St. Mark's Park and Community Garden
And Jesus said, “for I was hungry and you gave me food, I was thirsty and you gave me something to drink… Truly I tell you, just as you did it to the least of these who are members of my family, you did it to me.”

St. Mark’s in Aurora has been presented with ample opportunity to care for their neighbors in the ways that Jesus calls us to. Their building happens to be in an area that experiences a lot of homelessness and low-income families, and even though not all of those people go to St. Mark’s, St. Mark’s asked themselves how they could be servants for those people. Thus, new programming was born. Every Wednesday night St. Mark’s hosts a hot meal for people experiencing homelessness in their neighborhood. They truly wish to give food to the hungry, and use their resources to help those that have none.


Another way St. Mark’s shows hospitality to the larger community is through their community garden. Each summer, St. Mark’s opens up over a dozen plots in their garden for both church members and community members alike. One of the members of St. Mark’s cares for the garden in the off season and makes sure the soil is ready and fertile to produce new life. And, when the soil is ready and the weather is prime, the garden is planted and cared for by people from all walks of life; not just congregation members, but neighbors as well! They plant their seeds in good soil, the same way that St. Mark’s is planting seeds of hospitality, love, and grace in their community!

Monday, June 19, 2017

Young Adults in Global Mission- Ryan Campbell

The Rocky Mountain Synod is blessed to be sending four Young Adults in Global Mission (YAGM) abroad this August to engage in an intentional year of service around the world. I reached out to them in hopes that I could share their stories and the amazing ministry that they’re about to start with the rest of the Synod.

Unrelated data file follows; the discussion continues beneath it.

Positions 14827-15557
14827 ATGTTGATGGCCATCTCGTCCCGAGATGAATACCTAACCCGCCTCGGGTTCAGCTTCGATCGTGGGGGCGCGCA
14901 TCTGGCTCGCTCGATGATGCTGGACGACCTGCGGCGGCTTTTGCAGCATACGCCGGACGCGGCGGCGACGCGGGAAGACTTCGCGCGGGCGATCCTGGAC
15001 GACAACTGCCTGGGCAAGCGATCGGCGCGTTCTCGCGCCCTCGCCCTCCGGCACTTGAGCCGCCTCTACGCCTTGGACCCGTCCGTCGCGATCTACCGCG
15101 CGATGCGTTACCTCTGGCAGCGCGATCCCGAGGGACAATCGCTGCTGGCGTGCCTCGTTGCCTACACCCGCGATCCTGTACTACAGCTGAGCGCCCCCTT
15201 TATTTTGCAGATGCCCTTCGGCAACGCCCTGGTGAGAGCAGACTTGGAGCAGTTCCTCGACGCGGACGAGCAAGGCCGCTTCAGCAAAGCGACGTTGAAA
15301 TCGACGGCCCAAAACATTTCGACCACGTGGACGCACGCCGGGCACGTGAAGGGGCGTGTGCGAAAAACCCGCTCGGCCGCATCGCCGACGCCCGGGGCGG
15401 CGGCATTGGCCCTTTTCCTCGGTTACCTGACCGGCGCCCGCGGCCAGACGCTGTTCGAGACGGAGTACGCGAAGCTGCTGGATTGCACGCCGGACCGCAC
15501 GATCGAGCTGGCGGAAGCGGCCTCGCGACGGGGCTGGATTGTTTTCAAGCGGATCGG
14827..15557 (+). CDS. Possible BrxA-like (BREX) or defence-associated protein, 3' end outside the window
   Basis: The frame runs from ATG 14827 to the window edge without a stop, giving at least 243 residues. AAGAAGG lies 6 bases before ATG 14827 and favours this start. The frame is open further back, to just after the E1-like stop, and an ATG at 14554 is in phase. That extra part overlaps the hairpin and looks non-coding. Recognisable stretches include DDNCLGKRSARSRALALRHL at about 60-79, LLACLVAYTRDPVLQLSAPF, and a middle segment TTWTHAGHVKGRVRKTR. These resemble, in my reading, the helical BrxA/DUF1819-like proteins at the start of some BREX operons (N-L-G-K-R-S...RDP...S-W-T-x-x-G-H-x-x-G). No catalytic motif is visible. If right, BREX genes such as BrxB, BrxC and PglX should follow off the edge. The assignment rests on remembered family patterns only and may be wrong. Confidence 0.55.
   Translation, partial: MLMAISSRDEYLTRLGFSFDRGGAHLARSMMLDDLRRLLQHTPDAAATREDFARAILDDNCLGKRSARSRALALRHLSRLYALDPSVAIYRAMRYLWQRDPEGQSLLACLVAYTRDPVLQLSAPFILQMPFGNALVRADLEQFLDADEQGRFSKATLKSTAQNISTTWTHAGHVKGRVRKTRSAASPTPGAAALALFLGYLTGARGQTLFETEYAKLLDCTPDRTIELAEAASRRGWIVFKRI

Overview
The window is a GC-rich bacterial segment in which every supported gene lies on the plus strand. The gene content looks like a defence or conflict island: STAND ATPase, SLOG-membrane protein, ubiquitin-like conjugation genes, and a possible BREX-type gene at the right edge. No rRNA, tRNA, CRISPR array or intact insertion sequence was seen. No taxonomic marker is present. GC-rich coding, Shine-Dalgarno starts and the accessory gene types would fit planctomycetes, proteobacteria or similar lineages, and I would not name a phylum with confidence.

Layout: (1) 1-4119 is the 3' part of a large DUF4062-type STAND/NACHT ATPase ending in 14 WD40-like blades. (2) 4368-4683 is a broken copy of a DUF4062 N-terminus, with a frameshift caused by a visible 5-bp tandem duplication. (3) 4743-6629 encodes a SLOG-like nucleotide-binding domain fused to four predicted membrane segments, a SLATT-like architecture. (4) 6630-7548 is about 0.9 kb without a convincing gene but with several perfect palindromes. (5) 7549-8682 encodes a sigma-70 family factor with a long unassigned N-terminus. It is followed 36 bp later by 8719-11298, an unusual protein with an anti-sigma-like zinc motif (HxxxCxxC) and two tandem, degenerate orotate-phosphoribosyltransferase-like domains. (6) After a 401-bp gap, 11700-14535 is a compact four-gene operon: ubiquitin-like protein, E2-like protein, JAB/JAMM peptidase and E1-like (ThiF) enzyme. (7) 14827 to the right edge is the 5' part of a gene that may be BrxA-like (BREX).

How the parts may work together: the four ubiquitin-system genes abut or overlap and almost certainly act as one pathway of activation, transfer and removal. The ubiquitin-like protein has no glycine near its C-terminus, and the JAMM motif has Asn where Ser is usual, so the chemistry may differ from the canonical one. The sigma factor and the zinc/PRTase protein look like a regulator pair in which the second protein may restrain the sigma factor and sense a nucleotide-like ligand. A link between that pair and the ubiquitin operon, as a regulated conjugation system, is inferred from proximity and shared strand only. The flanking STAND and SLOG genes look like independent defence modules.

Ryan Campbell is one of the YAGMs leaving in August; he will spend the next year in Rwanda. Here is his story:

I grew up in Fort Collins, Colorado. I was baptized in a Lutheran church there, but I grew up at First Presbyterian Church. In high school, I went on my second mission trip to Zambia. There I felt called to serve others, and I explored that calling at St. Olaf College. I kinda did the liberal arts thing there, and took a bunch of everything. I settled on Political Science. While there, I felt called to return to Africa, and so went to study in Tanzania for a semester, through the Lutheran Colleges Consortium of Tanzania. I had a blast, learned Swahili, traveled, climbed Kilimanjaro, got malaria, made friends, and learned a lot from my university classes.

It was also very challenging for me. I couldn't tell what God was calling me to do. I felt lost and abandoned. The summer after I got back, I interned at the Lutheran Coalition for Public Policy in Minnesota. I was really struck by the synods I visited. There were churches investing in solar panels, turning their lawns into gardens, or offices into food pantries. They took the message to be stewards of the Earth, and feed the hungry on such a direct and active level, I couldn't help but be impressed. I saw rainbow flags that waved and declared, 'Love is love.' I was impressed.